Last week, MS1 Andrew Becker shared his experience getting involved in research at Penn Med. Today, MS4 Melody Xu reflects on her research experiences over the last five years.
When I was deciding where to go for medical school, the availability of research opportunities was not a top criterion. I took it for granted because I figured that I would be able to find some type of research project in some department anywhere if I searched hard enough. Yet, as I look forward to graduating with an MD and Masters in Translational Research (MTR) in a few months, I am grateful for the wealth of engaging research projects I’ve found at Penn over the past five years. Most importantly, I am grateful for the culture of mentorship at Penn that allows medical students to easily connect with any faculty or resident as our interests evolve over time.
Some research projects are self-initiated. For a global health course I took in the first semester of medical school, I started a research paper on cervical cancer screening in rural China. As part of this study, I stumbled upon the website of an organization supporting cervical cancer screening in rural India. To my surprise, I discovered that a resident at Penn was involved in this work as a medical student! I reached out to her via email, and was easily able to set up a meeting. We have been working together on global oncology projects ever since.
Sometimes research projects find you instead. About two years ago, I received an email recruiting students to help with a pilot standardized patient program for resident education. It was a project marked by “firsts”: my first time writing an IRB protocol, first experience designing a research study, and first time working with a statistician. I am thankful for my mentors who found me and, through their patience, taught me to approach each element with methodical (and efficient) care. Though the original project has come to a close, we have continued our productive partnership, writing and organizing events together to improve medical education.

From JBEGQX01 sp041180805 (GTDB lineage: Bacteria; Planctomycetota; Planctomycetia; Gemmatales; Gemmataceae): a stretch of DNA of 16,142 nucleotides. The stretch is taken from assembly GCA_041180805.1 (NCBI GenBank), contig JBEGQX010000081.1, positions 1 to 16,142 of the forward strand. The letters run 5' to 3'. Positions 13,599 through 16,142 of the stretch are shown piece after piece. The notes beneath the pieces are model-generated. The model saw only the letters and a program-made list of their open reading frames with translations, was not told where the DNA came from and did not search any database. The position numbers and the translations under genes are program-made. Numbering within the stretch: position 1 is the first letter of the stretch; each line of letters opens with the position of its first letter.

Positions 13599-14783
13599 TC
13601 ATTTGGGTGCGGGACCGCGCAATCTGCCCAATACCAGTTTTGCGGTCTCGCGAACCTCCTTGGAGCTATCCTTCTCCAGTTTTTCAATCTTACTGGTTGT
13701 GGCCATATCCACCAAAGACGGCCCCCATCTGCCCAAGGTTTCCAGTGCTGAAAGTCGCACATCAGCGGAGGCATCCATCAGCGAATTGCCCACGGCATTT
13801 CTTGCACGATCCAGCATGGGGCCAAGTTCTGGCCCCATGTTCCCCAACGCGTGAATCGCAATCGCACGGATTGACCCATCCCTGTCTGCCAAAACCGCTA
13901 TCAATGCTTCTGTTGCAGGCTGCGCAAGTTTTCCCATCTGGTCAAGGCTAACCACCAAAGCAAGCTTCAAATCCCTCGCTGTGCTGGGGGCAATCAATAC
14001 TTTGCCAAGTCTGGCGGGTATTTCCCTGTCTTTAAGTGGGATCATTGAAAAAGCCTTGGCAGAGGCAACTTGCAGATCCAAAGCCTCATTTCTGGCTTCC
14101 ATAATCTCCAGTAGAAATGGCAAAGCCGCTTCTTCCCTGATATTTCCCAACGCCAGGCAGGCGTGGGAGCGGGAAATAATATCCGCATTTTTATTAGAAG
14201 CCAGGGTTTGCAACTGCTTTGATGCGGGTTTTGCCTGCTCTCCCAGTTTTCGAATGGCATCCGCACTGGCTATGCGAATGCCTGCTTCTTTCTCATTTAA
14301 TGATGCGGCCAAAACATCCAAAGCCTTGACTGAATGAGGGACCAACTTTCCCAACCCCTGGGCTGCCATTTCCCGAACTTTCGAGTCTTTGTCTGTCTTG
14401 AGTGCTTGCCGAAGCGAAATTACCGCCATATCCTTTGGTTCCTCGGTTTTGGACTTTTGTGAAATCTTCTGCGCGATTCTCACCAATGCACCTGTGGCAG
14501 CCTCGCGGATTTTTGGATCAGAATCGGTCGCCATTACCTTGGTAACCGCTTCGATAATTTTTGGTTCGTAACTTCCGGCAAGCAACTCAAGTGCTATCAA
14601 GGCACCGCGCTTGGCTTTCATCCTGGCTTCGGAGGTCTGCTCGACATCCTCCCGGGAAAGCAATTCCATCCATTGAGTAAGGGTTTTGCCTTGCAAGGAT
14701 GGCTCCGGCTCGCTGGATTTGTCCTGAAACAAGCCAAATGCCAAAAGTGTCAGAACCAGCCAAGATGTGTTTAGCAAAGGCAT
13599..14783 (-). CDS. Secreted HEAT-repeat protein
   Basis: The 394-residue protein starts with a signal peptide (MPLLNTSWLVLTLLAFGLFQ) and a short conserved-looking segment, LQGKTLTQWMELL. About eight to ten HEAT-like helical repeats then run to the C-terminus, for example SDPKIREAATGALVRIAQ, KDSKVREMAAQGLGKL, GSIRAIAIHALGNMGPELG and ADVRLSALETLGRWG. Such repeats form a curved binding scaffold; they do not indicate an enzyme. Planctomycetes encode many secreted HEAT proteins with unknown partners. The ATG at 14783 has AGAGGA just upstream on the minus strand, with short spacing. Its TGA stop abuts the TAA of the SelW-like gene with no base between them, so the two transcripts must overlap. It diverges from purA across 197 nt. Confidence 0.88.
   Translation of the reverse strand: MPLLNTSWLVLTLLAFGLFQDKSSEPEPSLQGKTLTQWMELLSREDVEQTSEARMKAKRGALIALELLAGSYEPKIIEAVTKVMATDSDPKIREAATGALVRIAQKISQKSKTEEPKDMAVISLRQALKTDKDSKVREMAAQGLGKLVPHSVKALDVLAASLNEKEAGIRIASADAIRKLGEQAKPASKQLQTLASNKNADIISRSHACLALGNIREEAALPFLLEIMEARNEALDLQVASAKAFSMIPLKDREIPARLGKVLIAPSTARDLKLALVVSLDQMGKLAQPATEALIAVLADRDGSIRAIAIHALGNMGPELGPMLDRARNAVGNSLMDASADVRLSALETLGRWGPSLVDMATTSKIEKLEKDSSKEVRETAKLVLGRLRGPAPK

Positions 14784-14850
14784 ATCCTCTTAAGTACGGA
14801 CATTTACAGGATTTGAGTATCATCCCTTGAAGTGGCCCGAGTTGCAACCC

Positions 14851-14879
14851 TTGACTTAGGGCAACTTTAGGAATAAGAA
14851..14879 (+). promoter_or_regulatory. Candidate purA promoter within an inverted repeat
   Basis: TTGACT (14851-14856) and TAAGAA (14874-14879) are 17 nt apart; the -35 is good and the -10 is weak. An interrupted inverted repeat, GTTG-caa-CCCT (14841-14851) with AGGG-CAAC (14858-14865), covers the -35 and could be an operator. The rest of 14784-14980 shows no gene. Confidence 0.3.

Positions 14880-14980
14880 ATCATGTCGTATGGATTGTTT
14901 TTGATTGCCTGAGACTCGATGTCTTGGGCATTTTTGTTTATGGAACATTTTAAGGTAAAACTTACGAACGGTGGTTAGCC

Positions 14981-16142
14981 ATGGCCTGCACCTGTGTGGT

When I was ready to pursue research as a full-time year-long commitment, I found an abundance of resources at Penn. The Penn year-out website led me to a research mentor who was developing a novel translational technology in oncology. Our project proposal was formulated within two weeks. By the time I began preparing to apply for outside fellowship funding, an invitation to apply for Penn’s MTR program popped up in my inbox. (Perfect!) The year-out was a formative experience. Under my research mentor, I experienced a healthy blend of autonomy and guidance to grow my lab competency. Through the MTR program, I gained exposure to the challenging, yet meaningful, process of translational research that strongly shapes my career goals today.
Penn offers medical students an incredibly vibrant research environment. Our administration is infinitely supportive and anyone who is open to research will undoubtedly find an outpouring of invitations from fellow medical students, residents, and faculty. I hope you choose to join us at Penn Med to experience all that we have to offer!
Melody Xu is an MS4, originally from the San Francisco Bay Area. She graduated from UC Berkeley in 2009, majoring in Molecular and Cell Biology. In her free time, she enjoys playing volleyball, biking, and discovering new snacks at Trader Joe’s.